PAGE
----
I know it’s been insanely difficult to stay on task this election season — for politicians, the media, and voters in equal measure — but one super important thing that’s gotten lost among the near-constant exchange of GIFs of Donald Trump yelling at babies, or whatever shenanigans he’s up to these days, is the fact that: oh yeah, elections are about global issues, people. Issues, for example, like healthcare, and women’s rights, and education, and the ever-present threat of man-made climate change — a threat that takes front and center stage in many of these nonfiction books about the environment.
And yes, while I acknowledge that sorting out solutions to climate change isn’t nearly as fun as taking your picture in a hut designed to look like Donald Trump’s comb-over (Google it) the reality is if we want to keep living in a world where the air (and soil, and water) is clean enough to allow us to go outside and do things like build huts designed to look like Donald Trump’s comb-over, then we need take better care of our environment. You with me? Less GIFs, more recycling.
OK, now that we’ve got that settled, let’s talk about some ways to amp up your excitement about doing your part to take care of our planet. Why not start by reading some great nonfiction books about nature and the environment? Conveniently, I’ve put together a list for you. And surprisingly enough, they’re not all your typical environmental doom-and-gloom sagas — some of these books even share some inspiring stories of hope for our climate. Here are 11 nonfiction books guaranteed to bring out the environmentalist in you.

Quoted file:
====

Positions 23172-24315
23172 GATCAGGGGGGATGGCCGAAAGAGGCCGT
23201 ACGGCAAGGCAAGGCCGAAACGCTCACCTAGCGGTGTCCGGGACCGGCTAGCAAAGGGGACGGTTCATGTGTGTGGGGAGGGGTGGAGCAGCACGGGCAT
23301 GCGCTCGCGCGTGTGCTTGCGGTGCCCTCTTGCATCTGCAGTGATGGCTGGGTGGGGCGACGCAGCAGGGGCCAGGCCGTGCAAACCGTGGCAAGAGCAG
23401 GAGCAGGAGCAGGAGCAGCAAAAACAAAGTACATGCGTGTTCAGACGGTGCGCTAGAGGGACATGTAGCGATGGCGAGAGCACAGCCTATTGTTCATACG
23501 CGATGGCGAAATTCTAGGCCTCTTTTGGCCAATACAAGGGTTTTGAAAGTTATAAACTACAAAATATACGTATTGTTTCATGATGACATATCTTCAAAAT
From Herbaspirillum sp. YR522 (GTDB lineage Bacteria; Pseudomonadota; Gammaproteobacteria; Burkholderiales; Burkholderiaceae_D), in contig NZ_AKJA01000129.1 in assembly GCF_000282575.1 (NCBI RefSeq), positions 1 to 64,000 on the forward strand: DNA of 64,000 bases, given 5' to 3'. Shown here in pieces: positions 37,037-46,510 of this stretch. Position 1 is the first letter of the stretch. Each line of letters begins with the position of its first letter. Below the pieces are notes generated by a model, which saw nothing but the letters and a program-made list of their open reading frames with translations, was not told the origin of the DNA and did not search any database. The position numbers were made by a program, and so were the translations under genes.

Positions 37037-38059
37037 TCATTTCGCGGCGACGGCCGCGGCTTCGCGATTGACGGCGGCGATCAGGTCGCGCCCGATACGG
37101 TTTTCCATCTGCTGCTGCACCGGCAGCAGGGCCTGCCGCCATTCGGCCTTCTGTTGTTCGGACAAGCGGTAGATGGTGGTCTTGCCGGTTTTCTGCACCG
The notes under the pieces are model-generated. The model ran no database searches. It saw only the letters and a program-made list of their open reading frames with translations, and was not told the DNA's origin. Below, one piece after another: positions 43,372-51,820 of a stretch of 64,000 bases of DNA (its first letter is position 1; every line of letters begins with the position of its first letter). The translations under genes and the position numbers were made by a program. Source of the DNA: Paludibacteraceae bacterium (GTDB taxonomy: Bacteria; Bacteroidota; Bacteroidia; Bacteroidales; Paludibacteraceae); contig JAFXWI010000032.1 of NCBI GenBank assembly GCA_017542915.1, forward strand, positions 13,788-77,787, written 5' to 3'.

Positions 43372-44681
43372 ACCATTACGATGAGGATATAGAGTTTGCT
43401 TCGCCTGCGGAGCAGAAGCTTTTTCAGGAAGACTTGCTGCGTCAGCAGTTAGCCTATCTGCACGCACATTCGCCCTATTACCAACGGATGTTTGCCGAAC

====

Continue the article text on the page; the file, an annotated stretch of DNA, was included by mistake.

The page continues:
1. The Invention of Nature: Alexander von Humboldt's New World by Andrea Wulf
Even if you’ve never heard of Alexander von Humboldt before, chances are you’ve passed through one of the many towns, parks, lakes, or rivers named after him — as the brains behind our modern understanding of nature, his name graces more than a few. In The Invention of Nature , biographer Andrea Wulf will take you into the life of this early environmentalist and explorer, who not only conceived of nature as an interconnected global force, but who was also one of the first environmentalists to suspect the existence of human-induced climate change.
2. Resurrection Science: Conservation, De-extinction and the Precarious Future of Wild Things by M.R. O'Connor